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Kenya Law / Blog / Case Summary: The legitimate expectations of an objective, hypothetical neighbour should be considered by a local authority when considering a proposed building in assessing all disqualifying factors of the possibility of derogation of value of adjacent properties, disfigurement and unsightliness of the area.

The legitimate expectations of an objective, hypothetical neighbour should be considered by a local authority when considering a proposed building in assessing all disqualifying factors of the possibility of derogation of value of adjacent properties, disfigurement and unsightliness of the area.

Trustees of the Simcha Trust v Da Cruz and 3 Others; City of Cape Town v Da Cruz and 3 Others [2018]

Constitutional Court of South Africa

CCT 125/18 and CCT 128/18

Mogoeng CJ, Cameron, Froneman, Khampepe, Mhlantla, Theron JJ and Basson, Dlodlo, Goliath, Petse AJJ

February 19, 2019

Reported by Faith Wanjiku

Download the Decision

Infrastructure Law-buildings-erection of buildings-building regulations and standards-approval by local authorities-disqualifying factors against approval-test to be applied in assessing disqualifying factors-whether the legitimate expectations of an objective, hypothetical neighbour had to be considered by a local authority when assessing all disqualifying factors of the possibility of derogation of value of adjacent properties, disfigurement and unsightliness of the area when considering a proposed building -National Building Regulations and Building Standards Act No 103 of 1977, section 7(1) (b) (ii)(aa)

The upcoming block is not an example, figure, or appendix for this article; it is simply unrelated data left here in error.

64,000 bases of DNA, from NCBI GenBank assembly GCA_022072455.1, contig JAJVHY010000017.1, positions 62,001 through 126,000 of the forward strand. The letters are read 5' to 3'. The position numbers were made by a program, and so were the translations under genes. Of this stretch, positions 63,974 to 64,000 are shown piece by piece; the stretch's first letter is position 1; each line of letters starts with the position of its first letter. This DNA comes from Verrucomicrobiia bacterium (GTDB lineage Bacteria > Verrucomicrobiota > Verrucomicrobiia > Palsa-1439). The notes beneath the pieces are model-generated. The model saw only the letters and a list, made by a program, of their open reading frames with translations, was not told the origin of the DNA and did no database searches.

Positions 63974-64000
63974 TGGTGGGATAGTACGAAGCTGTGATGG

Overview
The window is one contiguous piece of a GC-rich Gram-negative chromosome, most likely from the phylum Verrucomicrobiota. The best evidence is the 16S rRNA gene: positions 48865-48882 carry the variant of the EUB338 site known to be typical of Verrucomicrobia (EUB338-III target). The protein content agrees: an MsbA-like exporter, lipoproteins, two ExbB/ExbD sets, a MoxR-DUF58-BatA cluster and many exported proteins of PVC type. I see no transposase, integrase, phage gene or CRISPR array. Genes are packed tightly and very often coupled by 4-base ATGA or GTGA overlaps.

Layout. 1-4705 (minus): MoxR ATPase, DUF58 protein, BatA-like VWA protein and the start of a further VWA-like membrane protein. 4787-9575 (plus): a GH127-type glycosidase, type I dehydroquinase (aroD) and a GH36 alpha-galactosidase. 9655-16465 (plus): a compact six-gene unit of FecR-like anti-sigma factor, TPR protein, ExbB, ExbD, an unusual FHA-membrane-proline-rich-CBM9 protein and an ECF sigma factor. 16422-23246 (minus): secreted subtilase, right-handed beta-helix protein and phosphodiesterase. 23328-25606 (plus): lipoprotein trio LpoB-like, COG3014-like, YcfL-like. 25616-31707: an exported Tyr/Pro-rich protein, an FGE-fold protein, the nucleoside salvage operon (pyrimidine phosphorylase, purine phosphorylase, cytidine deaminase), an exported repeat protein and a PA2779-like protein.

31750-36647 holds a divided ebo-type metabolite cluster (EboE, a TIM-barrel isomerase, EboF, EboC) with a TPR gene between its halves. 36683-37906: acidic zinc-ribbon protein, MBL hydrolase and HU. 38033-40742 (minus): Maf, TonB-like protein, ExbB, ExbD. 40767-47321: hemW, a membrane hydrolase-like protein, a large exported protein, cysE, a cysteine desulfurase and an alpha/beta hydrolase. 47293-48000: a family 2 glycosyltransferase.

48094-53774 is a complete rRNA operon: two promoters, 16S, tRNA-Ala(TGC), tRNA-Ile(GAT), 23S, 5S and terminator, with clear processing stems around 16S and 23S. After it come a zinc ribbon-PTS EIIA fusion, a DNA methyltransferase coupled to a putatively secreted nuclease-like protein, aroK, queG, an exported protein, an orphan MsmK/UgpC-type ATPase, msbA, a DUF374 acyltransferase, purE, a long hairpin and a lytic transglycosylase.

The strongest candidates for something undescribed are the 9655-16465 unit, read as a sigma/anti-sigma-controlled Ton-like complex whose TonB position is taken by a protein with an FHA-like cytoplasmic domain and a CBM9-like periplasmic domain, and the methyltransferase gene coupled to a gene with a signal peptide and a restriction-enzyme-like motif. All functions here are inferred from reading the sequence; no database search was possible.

Constitutional Law-Bill of Rights- right to just and fair administrative action-review of administrative action by a court-whether the appeals raised a constitutional issue which could grant the Constitutional Court jurisdiction to grant leave to appeal-Constitution of the Republic of South Africa, 1996, section 33

Brief Facts:

In 2005, the City of Cape Town (Municipality) approved a development application by the Four Seasons sectional title scheme. The building plan entailed building balconies up to the boundary of the Four Seasons’ property. Adjacent to the Four Seasons’ property was a property owned by the Simcha Trust. Between 2005 and 2007, Four Seasons erected a 17-storey building with balconies leaning into the Simcha Trust’s property. In 2007, the Simcha Trust submitted a building application. It sought to build an additional four storeys to the existing structure on its property. All storeys were to be built up to the boundary of the property. If implemented, the top three storeys of the new building would touch the existing balconies on the eighth, ninth and tenth floors of the Four Seasons’ building.The Municipality approved the Simcha Trust’s application in September 2008 and construction commenced.